In the process of making rozetsu of hichiriki, there is a unique step called hishigi in which the reed is pinched with hishigi gote (flat irons) heated to a suitable temperature, and gently flattened. The shortage of high-quality hishigi gote is also reported. There may be challenges to sustainably obtaining a manufacturing tool (hishigi gote), not only a tool (rozetsu) and raw materials (common reed) mandatory for gagaku.
The Department is continuing comprehensive research of the current status, challenges, and solutions of techniques and materials mandatory for the succession of intangible cultural properties.
Measuring the surface temperature of the rock
Measuring the moisture penetration status above the rock
Measuring the surface temperature of the honden
The Center for Conservation Science conducts investigations for the conservation environment of wooden architecture built in rock caves.
The Natadera Temple in Komatsu City, Ishikawa Prefecture is a temple of the fusion of the Indigenous Hakusan Faith (the faith for Mt. Hakusan), and Buddhism. Its wooden honden (main shrine), which is an Important Cultural Property, was reconstructed in 1642 in a rock cave created via natural erosion. In recent years, aseismic reinforcing works have been installed. Since then, moisture condensation has often occurred during spring to summer time, which is problematic because it causes wood decay. Therefore, it is desirable to reduce the frequency of moisture condensation to conserve the shrine and its decoration in good condition.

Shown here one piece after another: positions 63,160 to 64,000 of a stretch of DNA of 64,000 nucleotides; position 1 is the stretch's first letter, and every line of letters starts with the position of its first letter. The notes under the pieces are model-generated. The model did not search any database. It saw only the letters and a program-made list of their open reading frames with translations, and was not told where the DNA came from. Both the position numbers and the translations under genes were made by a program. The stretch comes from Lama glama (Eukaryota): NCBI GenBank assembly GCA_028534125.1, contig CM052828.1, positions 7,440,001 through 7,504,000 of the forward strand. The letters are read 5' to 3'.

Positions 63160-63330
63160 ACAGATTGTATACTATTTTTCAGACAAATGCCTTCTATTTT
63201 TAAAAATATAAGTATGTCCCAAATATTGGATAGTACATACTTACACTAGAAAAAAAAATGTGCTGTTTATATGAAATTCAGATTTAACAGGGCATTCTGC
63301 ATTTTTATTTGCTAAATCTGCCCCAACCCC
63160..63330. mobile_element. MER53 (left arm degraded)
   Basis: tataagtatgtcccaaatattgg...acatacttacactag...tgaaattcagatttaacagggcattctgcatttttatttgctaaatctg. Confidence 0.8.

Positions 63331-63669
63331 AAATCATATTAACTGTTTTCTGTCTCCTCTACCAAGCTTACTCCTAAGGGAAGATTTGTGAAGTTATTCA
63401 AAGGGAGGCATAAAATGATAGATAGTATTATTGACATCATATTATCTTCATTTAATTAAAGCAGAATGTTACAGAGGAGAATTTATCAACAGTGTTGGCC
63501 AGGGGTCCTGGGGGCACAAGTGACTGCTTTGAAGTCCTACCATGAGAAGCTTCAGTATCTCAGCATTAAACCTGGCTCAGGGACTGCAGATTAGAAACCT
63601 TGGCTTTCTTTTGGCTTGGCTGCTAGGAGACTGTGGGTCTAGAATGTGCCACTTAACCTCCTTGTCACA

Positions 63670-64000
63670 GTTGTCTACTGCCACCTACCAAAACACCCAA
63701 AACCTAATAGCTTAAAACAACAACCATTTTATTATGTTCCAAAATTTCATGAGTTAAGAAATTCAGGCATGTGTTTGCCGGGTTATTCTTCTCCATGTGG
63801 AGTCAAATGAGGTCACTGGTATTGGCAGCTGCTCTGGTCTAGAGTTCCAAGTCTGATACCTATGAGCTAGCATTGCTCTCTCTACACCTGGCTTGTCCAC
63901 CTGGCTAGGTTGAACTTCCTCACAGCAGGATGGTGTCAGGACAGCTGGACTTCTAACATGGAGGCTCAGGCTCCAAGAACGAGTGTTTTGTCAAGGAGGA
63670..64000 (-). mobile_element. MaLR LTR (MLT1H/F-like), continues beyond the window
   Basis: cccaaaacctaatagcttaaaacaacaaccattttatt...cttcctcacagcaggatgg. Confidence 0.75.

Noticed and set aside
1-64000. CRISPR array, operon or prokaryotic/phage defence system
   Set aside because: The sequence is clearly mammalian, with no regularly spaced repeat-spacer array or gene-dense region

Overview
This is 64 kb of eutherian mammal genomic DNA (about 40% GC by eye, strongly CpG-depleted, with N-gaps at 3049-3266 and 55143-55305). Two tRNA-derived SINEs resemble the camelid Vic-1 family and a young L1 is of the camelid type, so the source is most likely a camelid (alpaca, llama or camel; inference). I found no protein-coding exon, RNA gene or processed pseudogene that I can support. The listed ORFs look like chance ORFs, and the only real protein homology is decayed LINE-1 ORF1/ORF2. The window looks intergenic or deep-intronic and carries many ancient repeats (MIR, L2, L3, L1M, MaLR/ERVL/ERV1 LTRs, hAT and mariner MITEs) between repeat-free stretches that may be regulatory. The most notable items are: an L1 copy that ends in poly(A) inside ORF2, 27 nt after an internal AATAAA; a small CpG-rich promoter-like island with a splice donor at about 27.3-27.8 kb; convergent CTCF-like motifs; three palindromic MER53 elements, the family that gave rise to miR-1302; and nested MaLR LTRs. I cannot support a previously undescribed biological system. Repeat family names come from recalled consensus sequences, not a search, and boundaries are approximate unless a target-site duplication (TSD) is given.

To tackle this, the Center is conducting an environmental investigation to identify the occurrence factors of moisture condensation and to determine the appropriate countermeasures to reduce them. Rainwater, outer air, and heat capacity (ability to store heat) of the rocks affect the environment inside the cave. Therefore, the temperature and humidity in the cave, moisture penetration into the rocks, and surface temperature of the rock and the honden are being measured. We plan to pursue our investigation by continuous measurements of environmental data and analysis.
Moisture condensation causes many problems at many masonry constructions and stone chambers of burial mounds. In recent years in particular, the rise of temperature and absolute humidity in the summer season increases the condensation occurrence risk. There is an urgent need to tackle the global environmental challenges. However, for now, we suggest the achievable countermeasures in everyday management.
Participants at the opening ceremony